[00:16:39] How old are you?
[00:16:39] 61. I started seminary at 52 it was five full-time, Sunday included. And I’m a CEGEP dropout. And I did okay at McGill. When I was in high school, we knew the guys going to McGill. Me and my buddies. When I graduated, I went and bought myself a hat and I even wore it in today. I wear that McGill cap because boy I had to work hard for it.
[00:17:05] The last question I have which is the question I ask everyone is do you consider yourself a Canadian?
[00:17:18] And what does it mean to you?
[00:17:24] Freedom. A chance to do anything we want to make something of ourselves and to bring other people along the way. Thank you so much.
My profile of longtime LaSalle borough mayor Manon Barbe appears on page 1 of yesterday’s (March 14) City Edition of the Suburban.
Barbe is a great example of a successful political leader who has broken many glass ceilings over the years through dedicated service, gumption and persistence. I don’t agree with all the positions she holds on issues, but her ability to make decisions and stand by them is admirable. She also works hard. I’ve seen her personally wait tables to serve veterans their lunch at LaSalle Legion events.
Can the trajectory of Canada’s development be shown in miniature by looking at the life of a small community on the shores of the Seine River between Winnipeg, Manitoba and Grand Forks, North Dakota?
I hope so because the twists and turns in the nature of the town offer me hints about who my ancestors were and how they lived during a crucial period in the history of our country.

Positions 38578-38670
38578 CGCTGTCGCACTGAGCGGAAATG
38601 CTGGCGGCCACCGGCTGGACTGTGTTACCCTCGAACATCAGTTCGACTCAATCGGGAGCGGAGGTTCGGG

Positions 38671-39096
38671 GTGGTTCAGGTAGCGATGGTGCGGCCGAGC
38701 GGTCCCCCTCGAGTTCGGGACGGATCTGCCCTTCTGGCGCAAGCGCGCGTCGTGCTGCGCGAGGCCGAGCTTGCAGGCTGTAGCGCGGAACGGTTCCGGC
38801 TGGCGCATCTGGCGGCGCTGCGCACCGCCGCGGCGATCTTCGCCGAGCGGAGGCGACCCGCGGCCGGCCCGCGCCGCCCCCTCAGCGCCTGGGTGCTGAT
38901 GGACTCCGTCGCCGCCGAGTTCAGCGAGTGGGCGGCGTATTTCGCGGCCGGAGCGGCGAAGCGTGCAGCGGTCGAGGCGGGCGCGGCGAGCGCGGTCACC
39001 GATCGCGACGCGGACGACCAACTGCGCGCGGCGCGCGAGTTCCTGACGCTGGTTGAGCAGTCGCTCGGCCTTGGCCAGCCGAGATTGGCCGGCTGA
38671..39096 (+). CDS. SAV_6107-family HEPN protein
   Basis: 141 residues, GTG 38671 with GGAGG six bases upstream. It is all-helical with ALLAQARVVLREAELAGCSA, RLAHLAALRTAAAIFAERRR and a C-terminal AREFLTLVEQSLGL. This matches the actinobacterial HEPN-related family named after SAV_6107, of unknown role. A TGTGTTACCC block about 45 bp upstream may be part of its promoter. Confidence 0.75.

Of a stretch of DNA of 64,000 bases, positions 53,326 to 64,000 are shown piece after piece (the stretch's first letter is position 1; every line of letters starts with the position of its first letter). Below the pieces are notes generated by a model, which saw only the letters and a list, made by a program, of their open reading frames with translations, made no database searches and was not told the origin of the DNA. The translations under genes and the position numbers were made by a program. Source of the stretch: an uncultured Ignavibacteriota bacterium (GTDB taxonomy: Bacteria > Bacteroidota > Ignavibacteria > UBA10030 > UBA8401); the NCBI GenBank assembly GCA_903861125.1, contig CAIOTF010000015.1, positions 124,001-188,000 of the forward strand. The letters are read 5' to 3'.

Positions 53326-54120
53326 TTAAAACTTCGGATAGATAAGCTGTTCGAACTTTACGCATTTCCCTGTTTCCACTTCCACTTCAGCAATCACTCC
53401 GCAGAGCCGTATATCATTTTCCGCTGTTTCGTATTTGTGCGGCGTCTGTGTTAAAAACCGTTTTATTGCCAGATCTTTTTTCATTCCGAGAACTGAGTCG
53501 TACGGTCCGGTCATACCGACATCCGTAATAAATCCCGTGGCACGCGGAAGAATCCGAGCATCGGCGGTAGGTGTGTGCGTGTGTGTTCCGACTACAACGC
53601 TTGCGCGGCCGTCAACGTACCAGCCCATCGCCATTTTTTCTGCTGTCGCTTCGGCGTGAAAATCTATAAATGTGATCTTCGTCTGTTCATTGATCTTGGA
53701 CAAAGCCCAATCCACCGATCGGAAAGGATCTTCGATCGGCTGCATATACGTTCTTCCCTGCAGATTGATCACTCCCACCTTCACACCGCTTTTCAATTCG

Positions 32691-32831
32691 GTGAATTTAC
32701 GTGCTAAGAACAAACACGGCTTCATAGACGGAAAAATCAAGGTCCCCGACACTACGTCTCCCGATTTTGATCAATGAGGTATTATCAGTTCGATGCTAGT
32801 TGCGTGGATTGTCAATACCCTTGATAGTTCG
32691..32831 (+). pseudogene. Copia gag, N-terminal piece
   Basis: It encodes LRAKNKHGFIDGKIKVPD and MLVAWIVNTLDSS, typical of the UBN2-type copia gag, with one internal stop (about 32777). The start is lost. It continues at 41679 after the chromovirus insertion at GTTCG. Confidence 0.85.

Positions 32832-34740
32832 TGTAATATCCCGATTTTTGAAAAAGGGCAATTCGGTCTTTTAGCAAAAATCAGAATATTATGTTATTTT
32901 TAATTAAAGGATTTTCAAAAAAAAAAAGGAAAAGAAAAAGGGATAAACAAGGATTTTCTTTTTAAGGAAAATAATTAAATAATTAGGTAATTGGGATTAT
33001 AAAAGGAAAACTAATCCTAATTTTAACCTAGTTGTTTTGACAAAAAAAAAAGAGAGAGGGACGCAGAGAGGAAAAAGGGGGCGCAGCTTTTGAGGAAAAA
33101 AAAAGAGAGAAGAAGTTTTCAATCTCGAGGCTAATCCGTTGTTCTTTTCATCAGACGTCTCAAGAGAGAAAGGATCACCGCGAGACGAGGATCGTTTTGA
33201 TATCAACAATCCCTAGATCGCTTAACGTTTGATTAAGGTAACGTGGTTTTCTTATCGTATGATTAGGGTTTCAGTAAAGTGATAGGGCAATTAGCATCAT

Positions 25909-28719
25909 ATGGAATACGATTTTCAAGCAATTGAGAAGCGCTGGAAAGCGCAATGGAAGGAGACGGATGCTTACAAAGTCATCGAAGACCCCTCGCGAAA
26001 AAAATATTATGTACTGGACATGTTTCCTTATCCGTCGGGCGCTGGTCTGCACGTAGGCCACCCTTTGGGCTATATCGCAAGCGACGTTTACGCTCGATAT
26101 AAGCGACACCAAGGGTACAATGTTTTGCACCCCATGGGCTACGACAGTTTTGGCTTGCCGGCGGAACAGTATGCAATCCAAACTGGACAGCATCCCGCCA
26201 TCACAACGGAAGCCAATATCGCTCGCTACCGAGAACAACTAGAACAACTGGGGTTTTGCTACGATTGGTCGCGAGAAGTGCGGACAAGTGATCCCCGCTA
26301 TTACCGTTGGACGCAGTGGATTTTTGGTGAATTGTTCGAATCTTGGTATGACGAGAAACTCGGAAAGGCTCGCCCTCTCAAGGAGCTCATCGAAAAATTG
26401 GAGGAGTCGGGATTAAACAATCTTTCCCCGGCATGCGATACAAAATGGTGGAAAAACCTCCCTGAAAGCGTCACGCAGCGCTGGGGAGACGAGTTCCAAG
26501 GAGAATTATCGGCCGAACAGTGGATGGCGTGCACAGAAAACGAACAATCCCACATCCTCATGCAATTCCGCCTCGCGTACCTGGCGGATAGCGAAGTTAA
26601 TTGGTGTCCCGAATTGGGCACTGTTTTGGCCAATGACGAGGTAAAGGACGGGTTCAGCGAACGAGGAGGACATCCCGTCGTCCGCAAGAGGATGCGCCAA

The town, which is now known as Ste. Anne, has served as a haven for Aboriginal, Métis, French, Immigrant, and Catholic peoples over the years. It changed its name to match the most important value held by a majority of its settlers and has been known as Oak Point, Pointe-des-Chênes, St. Alexandre, Ste.-Anne, Sainte-Anne-Pointe-des-Chênes and Ste.-Anne des Chênes.
I’m curious about the place because a family tree my grandmother left me says that my four-times great grandmother Marie Sophie (or Séraphie) Henault-Canada was born and died there. I haven’t found anything to confirm her data, but the 1870 Manitoba Census shows Sophie and her husband farming in the community. It also indicates Charles Enault was her father. The Hudson Bay Company Archives show Charles Henault being in the community as of 1810.
Ste. Anne’s location between the boreal forests of the Canadian Shield and the flat plains of the Red River always made it prime real estate for settlement. Nomads sought good hunting grounds and shelter from high winds close to the era’s key transportation infrastructure along the river and via trails. Later, the plains made for good year-round farming sheltered by high oak. Eventually, the area attracted entrepreneurs and became a bustling pioneer town. Gathering settlers attracted Catholic missionaries who turned the town into a full-blown Catholic parish. Today, the same community sits at the junction of two major highways and has become a suburban community of Winnipeg.
Sophie’s birth on April 6, 1818 may have taken place within a local First Nation. I’ve found traces of several in the area, including the Rouseau River Band, the Oak Point First Nation, the Saultaux First Nation and the Upper Fort Garry First Nation.
It’s also possible that her father was a Voyageur who came to the area from another First Nation elsewhere in North America.
Her father and mother may also have been among Métis settlers known to winter in the area during that period.